Synecdoche, New York
If we don't "go to the movies" in any form, our minds wither and sicken.
My guess is they screened a lot of Hitchcock movies before they made "Bird on a Wire," and the parts they liked the best were where Hitch placed his couples in situations that were dangerous and picturesque at the same time; scenes like the Mt. Rushmore climax in "North by Northwest." That was a delicate balancing act when Hitchcock did it; the locations, sensational as they were, couldn't be allowed to upstage the thrills. In "Bird on a Wire," the act loses its balance.
Mel Gibson stars in the movie as another of his likable, good-humored heroes who can get tough if he needs to. When we first meet him, he's working in a gas station in Detroit, and we learn that it's the latest in a long string of jobs, and identities, he's held since he joined the Federal Witness Protection Program. He testified against some government narcs 15 years ago, and they've been looking for him ever since.
Into his lonely life comes love, the second time around, in the person of Goldie Hawn as a tough New York lawyer. She drives into the station by accident, recognizes him, and doesn't believe him when he says he's never seen her before. So she drives back out to the station that night, just in time to save Gibson from being killed by the two guys who are looking for him. In a few words of breathless dialogue, we learn they were lovers 15 years ago, until Gibson suddenly disappeared. Now she knows why.
Up until about this point, the movie is hard-edged and convincing. But all attempts at realism are thrown overboard during a car chase where Hawn mans the wheel while Gibson, upside-down, pushes down hard on the accelerator with his hand. It's one of those slapstick chases that tells you nothing else in the movie needs to be plausible, either.
The movie then develops into a cross between the Idiot Plot and the Hitchcockian search for colorful locations. The key mistake made by the characters - who join up together and flee from the killers who are after them - is to keep phoning their whereabouts in to the FBI. How long can it possibly take them to discover that the FBI's security has been compromised - that the killers are getting regular updates from the bureau? In real life it would take them one call, I imagine, but in this movie they never quite figure that one out.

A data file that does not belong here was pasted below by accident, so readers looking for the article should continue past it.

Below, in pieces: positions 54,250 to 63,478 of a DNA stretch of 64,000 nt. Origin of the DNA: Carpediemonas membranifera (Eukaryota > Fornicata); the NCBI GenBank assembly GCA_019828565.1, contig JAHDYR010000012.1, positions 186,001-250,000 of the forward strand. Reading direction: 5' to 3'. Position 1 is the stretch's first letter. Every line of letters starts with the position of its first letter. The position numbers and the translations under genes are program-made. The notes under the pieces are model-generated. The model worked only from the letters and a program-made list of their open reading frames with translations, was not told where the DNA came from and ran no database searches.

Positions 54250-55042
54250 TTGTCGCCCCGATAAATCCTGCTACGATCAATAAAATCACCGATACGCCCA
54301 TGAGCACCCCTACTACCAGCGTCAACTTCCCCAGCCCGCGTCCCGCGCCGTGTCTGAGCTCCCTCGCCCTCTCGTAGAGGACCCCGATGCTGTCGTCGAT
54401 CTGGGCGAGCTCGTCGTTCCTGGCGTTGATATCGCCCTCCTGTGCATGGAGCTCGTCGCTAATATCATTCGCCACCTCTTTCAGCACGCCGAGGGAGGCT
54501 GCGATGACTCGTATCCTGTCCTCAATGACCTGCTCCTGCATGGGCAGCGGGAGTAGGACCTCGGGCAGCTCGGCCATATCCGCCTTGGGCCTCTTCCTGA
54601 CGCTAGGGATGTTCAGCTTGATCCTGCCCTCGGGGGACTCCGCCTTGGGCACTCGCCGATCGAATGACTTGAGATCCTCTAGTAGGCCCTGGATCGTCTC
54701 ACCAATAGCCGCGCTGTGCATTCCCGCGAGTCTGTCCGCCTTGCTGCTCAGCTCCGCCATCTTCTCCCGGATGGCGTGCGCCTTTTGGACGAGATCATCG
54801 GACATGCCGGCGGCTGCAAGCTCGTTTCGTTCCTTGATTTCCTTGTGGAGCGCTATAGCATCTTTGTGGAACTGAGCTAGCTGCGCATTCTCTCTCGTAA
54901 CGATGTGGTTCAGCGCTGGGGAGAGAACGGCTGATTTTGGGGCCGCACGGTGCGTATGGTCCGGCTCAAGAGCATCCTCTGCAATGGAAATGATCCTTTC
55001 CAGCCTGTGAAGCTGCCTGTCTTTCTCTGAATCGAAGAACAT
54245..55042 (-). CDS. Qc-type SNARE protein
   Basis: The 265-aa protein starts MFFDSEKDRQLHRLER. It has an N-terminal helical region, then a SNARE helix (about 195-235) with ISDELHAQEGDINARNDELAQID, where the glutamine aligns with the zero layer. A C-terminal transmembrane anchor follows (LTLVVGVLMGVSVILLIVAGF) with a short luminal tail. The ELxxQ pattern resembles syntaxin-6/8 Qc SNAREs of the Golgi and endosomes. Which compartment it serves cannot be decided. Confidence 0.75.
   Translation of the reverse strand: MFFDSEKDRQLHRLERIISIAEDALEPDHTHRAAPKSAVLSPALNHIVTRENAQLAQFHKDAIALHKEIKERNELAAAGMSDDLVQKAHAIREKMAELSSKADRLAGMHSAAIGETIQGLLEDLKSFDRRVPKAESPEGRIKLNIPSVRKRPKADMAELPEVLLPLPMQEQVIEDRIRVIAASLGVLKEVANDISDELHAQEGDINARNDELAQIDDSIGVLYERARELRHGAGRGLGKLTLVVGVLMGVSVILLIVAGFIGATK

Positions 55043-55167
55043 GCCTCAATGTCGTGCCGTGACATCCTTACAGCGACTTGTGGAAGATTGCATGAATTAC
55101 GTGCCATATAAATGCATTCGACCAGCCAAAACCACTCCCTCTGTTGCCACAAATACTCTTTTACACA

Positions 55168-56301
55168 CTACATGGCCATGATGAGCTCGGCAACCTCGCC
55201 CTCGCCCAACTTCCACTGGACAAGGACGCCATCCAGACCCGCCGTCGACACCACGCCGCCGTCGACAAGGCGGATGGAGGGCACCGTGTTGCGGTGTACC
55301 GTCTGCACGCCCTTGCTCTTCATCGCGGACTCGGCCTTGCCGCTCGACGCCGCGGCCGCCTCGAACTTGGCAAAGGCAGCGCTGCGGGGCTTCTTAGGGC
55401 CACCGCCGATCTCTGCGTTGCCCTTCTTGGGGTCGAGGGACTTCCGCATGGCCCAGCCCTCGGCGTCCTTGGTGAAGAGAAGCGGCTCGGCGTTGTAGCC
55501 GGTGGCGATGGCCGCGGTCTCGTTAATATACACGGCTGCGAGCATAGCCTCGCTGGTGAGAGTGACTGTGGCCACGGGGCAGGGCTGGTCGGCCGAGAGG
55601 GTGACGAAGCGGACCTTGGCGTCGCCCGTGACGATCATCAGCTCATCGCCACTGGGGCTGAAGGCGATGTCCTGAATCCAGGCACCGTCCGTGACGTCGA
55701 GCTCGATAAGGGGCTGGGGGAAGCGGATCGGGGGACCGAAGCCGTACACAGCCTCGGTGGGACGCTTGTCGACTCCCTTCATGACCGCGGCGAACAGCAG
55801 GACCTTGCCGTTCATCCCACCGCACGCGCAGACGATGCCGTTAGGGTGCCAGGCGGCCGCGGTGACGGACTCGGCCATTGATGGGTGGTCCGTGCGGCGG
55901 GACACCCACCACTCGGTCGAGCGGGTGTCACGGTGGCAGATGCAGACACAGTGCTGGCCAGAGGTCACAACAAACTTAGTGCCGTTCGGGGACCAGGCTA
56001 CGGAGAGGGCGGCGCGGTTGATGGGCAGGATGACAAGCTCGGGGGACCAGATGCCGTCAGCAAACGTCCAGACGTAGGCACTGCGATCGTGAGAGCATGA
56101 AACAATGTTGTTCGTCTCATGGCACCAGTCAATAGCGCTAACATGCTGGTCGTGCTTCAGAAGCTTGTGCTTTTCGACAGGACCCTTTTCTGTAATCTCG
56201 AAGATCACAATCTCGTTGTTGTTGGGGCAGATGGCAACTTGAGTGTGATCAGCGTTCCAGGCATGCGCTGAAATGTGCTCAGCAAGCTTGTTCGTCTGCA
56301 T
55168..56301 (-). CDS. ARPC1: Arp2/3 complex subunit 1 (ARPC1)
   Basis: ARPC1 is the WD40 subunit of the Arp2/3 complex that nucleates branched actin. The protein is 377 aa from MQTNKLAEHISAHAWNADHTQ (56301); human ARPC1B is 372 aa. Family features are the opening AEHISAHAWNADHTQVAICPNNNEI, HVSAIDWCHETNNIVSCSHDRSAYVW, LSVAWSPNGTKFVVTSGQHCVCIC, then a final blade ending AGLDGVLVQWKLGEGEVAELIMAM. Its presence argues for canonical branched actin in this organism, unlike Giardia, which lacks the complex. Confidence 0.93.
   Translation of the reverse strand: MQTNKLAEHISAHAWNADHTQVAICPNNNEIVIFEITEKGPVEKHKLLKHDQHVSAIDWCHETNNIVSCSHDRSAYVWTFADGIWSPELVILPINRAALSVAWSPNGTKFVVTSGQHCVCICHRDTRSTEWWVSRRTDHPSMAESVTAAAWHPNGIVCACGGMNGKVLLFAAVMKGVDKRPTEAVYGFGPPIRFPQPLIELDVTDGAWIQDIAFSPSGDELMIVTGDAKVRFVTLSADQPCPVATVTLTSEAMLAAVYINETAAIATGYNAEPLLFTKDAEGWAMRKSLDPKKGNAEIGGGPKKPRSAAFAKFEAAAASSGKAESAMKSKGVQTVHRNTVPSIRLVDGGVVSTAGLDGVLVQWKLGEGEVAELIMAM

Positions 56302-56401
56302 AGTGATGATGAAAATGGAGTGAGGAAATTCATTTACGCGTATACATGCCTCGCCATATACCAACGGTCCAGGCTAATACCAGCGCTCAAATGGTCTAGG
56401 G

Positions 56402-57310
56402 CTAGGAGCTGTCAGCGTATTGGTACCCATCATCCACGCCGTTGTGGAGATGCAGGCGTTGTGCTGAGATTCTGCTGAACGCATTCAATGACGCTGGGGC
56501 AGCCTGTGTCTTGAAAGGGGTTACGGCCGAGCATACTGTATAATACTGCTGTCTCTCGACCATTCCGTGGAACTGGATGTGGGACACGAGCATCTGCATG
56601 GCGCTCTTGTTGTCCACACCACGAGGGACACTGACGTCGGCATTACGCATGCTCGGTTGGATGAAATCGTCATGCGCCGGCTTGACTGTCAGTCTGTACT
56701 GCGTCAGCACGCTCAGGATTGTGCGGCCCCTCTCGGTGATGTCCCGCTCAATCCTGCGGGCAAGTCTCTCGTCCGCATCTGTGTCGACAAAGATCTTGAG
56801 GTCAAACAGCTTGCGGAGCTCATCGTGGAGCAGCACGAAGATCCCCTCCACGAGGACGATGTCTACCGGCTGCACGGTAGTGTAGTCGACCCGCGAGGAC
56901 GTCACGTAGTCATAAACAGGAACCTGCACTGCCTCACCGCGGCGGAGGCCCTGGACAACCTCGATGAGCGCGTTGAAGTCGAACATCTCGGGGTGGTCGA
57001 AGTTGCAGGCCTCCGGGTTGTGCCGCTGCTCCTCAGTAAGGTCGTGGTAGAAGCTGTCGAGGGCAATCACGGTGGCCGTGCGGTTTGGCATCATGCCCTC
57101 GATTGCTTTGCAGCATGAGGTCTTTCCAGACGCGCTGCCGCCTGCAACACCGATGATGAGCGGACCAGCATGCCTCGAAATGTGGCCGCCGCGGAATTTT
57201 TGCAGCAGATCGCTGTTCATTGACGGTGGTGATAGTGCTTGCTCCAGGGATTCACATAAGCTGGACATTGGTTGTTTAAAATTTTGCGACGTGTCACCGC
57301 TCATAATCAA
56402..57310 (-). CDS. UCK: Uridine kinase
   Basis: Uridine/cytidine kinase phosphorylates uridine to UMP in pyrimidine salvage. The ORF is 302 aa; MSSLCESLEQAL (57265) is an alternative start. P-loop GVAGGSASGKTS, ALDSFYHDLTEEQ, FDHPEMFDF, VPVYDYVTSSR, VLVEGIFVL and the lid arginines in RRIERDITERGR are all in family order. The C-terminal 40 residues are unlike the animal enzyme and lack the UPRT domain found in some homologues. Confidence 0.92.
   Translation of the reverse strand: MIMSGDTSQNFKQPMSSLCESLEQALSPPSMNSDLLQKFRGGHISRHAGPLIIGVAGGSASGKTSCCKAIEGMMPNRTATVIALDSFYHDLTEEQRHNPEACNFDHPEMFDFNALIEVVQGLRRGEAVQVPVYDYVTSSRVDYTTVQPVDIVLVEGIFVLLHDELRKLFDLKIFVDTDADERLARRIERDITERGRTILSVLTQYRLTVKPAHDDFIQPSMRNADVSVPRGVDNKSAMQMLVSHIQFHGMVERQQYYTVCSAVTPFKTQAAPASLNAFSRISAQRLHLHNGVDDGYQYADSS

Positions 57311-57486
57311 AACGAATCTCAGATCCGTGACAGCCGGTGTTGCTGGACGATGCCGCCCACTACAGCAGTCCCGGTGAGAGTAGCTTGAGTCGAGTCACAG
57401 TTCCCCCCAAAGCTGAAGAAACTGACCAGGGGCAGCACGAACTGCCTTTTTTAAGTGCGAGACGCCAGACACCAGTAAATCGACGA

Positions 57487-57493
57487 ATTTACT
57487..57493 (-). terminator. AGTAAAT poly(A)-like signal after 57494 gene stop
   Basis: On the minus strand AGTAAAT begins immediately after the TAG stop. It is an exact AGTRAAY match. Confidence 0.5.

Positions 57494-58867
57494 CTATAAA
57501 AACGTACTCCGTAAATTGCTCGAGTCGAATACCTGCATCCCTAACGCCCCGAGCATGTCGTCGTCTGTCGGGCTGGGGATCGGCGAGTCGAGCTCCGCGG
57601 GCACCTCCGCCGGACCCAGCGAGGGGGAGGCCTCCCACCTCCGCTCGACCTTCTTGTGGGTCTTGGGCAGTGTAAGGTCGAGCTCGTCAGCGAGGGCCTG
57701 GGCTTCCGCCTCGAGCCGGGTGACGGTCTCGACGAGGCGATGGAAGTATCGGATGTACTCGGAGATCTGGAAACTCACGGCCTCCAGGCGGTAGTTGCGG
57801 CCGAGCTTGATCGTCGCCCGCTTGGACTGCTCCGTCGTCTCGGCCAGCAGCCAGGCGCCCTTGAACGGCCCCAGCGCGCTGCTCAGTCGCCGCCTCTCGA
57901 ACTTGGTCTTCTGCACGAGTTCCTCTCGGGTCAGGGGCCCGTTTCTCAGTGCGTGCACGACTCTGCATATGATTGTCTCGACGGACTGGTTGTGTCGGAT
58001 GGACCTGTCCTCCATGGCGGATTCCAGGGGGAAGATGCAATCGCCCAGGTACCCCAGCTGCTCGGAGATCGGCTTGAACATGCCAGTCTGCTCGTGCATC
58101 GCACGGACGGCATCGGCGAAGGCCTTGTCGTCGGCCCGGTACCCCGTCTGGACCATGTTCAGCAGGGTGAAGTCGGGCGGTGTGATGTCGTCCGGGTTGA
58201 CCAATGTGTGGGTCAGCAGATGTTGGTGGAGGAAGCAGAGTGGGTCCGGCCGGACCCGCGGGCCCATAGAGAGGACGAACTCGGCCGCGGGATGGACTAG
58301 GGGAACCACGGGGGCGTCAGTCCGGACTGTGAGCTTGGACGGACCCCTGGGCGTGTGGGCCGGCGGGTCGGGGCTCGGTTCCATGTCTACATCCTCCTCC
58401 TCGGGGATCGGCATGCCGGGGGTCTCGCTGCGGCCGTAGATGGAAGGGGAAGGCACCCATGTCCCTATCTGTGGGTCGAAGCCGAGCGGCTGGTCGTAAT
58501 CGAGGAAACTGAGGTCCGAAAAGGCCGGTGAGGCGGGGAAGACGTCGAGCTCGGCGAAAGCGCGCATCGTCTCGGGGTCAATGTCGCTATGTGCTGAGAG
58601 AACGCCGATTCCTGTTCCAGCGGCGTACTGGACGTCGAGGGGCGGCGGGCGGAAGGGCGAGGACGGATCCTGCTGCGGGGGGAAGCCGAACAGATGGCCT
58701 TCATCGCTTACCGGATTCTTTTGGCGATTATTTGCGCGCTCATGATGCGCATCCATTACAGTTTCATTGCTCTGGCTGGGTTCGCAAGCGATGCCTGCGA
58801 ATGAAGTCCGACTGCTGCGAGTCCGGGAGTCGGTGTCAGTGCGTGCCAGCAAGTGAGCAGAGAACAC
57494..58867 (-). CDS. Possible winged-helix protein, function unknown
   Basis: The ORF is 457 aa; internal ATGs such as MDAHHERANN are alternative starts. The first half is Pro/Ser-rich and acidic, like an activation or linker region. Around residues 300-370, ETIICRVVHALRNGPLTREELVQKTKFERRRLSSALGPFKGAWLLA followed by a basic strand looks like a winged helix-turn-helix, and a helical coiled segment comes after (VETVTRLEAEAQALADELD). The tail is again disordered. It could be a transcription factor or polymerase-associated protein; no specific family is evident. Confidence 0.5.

Gibson and Hawn are attractive actors and they're both good at the kind of light comedy this movie needs. But the plot doesn't exploit the fact the Hawn is allegedly this powerful, aggressive lawyer. She keeps talking about how she's going to call her office and get money and help and so on, but what actually happens is that she stops being a lawyer and becomes yet one more dizzy and hapless blond who is pulled through the movie by a resourceful male.
The final scene is shot in a zoo - inside out of those gigantic "natural habitats" where tigers and alligators and snakes roam unmolested, and the deer and the antelope play. This is the set-up for an ambitious chase sequence that involves snapping alligator jaws and the roars of the big cats, and of course the obligatory suspension-bridge scene in which the strands of the ropes snap away, while danger lurks below and the bad guys are hold target practice.
We never really expect the bad guys to hit anyone, because the unspoken rule in a movie like this is that the bad guys fire thousands of rounds and never hit anyone who is even remotely a movie star. What we do expect is some kind of spatial orientation, so we can understand where Gibson and Hawn are in relation to the killers. But the scene has been blocked and edited so confusingly that all we know is that danger surrounds them.
I don't know how Hitchcock did it, but somehow he managed to keep us caring about his characters even when they were crawling up the nostrils of the Statue of Liberty. In "Bird on a Wire," director John Badham doesn't pay the dues before he brings in the exotic locations. We don't believe the characters, and so the elaborate chases and escapes and stunts and special effects are all affectations.
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This message came to me from a reader named Peter Svensland. He and a fr...